So... after much research, I decided I would try the WD TV Live Media Player since I was not interested in having to go full board with a media center PC or purchase an XBOX ONE. The specs seemed similar to my latest ROKU but had the advantage of being able to read off of the network directly and process pretty much any video file of any codec natively. For $79 on Amazon, I thought that it may not be the perfect solution, but it seemed like a good choice.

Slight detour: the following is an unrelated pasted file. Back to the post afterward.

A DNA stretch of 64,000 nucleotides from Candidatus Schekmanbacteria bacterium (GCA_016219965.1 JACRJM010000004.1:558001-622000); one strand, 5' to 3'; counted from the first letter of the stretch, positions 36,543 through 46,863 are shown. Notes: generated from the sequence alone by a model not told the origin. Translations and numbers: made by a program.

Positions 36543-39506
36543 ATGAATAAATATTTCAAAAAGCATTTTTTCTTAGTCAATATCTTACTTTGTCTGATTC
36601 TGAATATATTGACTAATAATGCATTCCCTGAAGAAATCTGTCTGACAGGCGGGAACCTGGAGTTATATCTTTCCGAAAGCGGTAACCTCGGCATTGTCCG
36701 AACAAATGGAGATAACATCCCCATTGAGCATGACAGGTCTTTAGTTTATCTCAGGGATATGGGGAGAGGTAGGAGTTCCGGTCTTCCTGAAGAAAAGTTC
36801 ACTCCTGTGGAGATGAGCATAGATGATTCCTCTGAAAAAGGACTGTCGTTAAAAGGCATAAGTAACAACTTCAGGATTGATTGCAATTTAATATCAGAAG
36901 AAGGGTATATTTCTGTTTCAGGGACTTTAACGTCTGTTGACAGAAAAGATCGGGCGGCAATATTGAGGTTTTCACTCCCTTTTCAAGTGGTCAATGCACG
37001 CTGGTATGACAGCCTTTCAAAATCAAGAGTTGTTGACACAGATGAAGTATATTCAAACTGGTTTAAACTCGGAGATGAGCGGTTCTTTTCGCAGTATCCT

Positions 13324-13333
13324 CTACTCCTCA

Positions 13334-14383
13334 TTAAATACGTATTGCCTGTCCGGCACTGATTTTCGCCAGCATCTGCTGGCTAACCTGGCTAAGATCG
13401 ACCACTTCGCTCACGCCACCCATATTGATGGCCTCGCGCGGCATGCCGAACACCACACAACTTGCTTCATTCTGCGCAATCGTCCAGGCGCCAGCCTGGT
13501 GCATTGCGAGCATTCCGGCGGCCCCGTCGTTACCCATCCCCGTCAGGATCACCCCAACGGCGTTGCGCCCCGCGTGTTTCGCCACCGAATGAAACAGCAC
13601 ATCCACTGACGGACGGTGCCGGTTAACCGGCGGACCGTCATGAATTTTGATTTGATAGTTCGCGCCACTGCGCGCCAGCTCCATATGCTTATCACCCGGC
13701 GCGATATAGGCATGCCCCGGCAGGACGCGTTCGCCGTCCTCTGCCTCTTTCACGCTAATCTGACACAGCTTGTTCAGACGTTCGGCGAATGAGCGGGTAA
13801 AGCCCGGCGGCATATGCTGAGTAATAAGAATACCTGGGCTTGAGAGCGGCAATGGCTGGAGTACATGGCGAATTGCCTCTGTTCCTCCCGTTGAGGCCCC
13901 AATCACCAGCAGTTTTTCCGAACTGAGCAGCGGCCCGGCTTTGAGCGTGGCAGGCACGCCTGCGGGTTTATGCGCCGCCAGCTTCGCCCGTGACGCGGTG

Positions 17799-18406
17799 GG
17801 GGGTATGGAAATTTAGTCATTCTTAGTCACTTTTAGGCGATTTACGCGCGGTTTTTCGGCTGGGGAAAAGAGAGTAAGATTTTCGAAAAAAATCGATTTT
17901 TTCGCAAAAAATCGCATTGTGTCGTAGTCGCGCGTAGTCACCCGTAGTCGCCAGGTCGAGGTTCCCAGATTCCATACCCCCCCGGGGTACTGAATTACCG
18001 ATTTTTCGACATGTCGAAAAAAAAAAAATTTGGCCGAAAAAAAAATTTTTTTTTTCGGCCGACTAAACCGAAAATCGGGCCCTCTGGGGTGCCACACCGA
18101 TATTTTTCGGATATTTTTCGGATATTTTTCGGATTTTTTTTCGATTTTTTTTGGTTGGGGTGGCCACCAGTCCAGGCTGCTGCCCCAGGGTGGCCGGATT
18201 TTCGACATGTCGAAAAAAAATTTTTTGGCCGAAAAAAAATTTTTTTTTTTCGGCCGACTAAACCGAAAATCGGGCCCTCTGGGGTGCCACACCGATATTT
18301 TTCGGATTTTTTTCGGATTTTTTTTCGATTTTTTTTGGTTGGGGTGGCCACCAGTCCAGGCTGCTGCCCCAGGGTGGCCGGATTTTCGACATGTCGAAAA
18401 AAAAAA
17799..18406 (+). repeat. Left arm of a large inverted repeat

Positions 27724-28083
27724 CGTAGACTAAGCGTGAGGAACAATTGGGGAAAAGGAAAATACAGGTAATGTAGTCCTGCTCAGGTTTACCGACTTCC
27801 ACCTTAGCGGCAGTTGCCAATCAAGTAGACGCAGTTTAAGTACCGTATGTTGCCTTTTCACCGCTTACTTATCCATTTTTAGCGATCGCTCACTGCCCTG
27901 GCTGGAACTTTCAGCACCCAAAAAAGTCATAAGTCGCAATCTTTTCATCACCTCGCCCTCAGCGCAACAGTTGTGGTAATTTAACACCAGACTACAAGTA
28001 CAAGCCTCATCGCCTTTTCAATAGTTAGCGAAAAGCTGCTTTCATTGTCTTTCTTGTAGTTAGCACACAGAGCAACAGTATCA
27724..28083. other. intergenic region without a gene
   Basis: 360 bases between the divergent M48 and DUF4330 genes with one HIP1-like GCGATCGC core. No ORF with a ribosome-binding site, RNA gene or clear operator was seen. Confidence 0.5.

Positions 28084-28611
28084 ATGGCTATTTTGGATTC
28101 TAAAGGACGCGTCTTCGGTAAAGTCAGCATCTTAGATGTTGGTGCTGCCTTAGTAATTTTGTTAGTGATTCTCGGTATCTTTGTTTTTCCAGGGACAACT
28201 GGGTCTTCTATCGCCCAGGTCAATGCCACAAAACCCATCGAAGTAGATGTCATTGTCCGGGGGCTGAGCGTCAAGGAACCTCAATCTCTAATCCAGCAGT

Got the unit in and setup was easy (as expected). The unit went through 2 or 3 firmware updates and then I set the initial settings and was pretty much ready to go. The interface is much more of a file structure / basic than what I expected, but it works. It certainly does not have the polish of the latest ROKU software nor the access to online streaming services (VERY limited on the WD TV Live). Nonetheless, I pointed it to my network drive (which it saw right away) and was able to start streaming my media immediately. I thought "this is exactly what I've been looking for". Went to a movie that I knew had a "glitch" in it and fast forwarded to that part and it handled it like a champ. Just went straight through with nothing but a small digitized image of the video for a second. So I threw a bunch of other video files at it in different codecs and formats and it was able to process all of them (some slower than others, but it worked). So... I thought to myself "I can live with the deficiencies in the interface and with the lack of content compared to the ROKU since this appears to have solved my issue".